Sex identification in Gentoo (Pygoscelis papua) and Chinstrap (Pygoscelis antarctica) penguins: Can flow cytometry be used as a reliable identification method?

Loureiro, João; Tavares, Daniela; Ferreira, Sónia; Seco, José; Valente, Tiago; Trathan, Phil; Barbosa, Andrés; Chipev, Nesho; Xavier, Jose C. ORCID: 2014 Sex identification in Gentoo (Pygoscelis papua) and Chinstrap (Pygoscelis antarctica) penguins: Can flow cytometry be used as a reliable identification method? Journal of Experimental Marine Biology and Ecology, 461. 364-370.

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This article has been accepted for publication and will appear in a revised form in the Journal of Experimental Marine Biology and Ecology, published by Elsevier. Copyright Elsevier.
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An important scientific question in ecology is how to differentiate males from females that have similar morphology. In penguins, due to their monomorphic plumage, it is difficult to determine gender. So far, most approaches to address this problem have focused on using sex based discriminant functions combined with DNA based tools as a validation method. As discriminant functions can be species and locality specific, in this study we explored the feasibility of using flow cytometry to determine the sex of two species of penguins, Pygoscelis antarctica and Pygoscelis papua. Our results for sex assessment determined by flow cytometry were compared with those obtained using morphological characters (bill length and depth), and DNA based methods (using the PL/PR primer pair) were used to validate both approaches. For both species, statistically significant differences were observed between males and females, with males presenting on average 2.1% more nuclear DNA than females. Flow cytometry enabled similar or better rates of correct sex assignment (86.4% and 80.0%) than sex discriminant functions (31.8% and 90.0%) for P. antarctica and P. papua, respectively, and thus may be considered as a promising alternative to the use of morphological data for sex identification. Nevertheless, some individuals with intermediate genome size values were observed, which increased the difficulty of categorically assigning their sex. Therefore, flow cytometry alone cannot be considered in all cases, but if used together with DNA-based methods in targeted samples, it can be used to efficiently estimate the gender of, at least, these two penguin species, with the potential to be used in other species.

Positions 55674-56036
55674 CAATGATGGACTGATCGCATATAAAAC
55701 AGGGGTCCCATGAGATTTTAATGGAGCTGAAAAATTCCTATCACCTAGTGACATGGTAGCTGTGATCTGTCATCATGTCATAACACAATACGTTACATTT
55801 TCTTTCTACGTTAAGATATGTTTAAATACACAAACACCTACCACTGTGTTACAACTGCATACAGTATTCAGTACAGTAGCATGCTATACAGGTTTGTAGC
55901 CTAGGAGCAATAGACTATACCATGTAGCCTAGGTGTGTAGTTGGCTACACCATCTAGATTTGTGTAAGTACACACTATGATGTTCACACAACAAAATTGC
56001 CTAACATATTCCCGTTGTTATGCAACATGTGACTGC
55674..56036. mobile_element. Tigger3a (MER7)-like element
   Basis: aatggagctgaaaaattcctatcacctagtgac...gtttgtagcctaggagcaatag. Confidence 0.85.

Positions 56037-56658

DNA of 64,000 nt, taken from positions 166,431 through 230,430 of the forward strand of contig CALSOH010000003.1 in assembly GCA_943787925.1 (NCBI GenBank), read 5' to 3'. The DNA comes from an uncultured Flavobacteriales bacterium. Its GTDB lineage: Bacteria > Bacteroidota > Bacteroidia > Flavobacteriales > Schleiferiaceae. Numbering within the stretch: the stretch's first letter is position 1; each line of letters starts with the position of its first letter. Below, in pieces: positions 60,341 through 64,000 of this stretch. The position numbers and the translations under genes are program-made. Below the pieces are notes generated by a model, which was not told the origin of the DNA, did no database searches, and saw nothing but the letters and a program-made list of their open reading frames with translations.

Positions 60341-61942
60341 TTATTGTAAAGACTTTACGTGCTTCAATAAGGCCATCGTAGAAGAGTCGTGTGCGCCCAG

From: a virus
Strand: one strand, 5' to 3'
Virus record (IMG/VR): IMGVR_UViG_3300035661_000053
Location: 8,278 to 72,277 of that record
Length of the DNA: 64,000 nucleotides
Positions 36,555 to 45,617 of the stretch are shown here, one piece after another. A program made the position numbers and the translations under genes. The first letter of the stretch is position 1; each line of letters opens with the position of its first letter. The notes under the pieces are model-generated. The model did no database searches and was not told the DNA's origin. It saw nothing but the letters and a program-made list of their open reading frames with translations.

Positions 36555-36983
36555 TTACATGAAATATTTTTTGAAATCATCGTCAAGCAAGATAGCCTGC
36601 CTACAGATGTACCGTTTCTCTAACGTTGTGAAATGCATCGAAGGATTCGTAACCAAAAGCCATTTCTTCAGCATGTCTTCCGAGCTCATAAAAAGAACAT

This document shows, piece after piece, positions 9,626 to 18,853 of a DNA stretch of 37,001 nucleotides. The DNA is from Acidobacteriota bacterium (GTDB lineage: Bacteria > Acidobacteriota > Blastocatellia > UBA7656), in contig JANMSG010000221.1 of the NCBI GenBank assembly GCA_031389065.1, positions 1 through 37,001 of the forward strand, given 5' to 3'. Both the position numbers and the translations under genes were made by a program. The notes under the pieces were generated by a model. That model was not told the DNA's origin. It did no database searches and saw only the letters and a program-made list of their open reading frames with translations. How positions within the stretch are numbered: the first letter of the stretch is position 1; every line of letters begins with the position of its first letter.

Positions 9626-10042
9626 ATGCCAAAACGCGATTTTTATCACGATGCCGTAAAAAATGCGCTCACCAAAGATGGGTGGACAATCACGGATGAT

Item Type: Publication - Article
Digital Object Identifier (DOI):
Programmes: BAS Programmes > Polar Science for Planet Earth (2009 - ) > Ecosystems
ISSN: 00220981
Additional Keywords: flow cytometry, nuclear DNA content, penguins, PL/PR primers, sex discriminant functions, sexing
Date made live: 30 Sep 2014 13:58 +0 (UTC)

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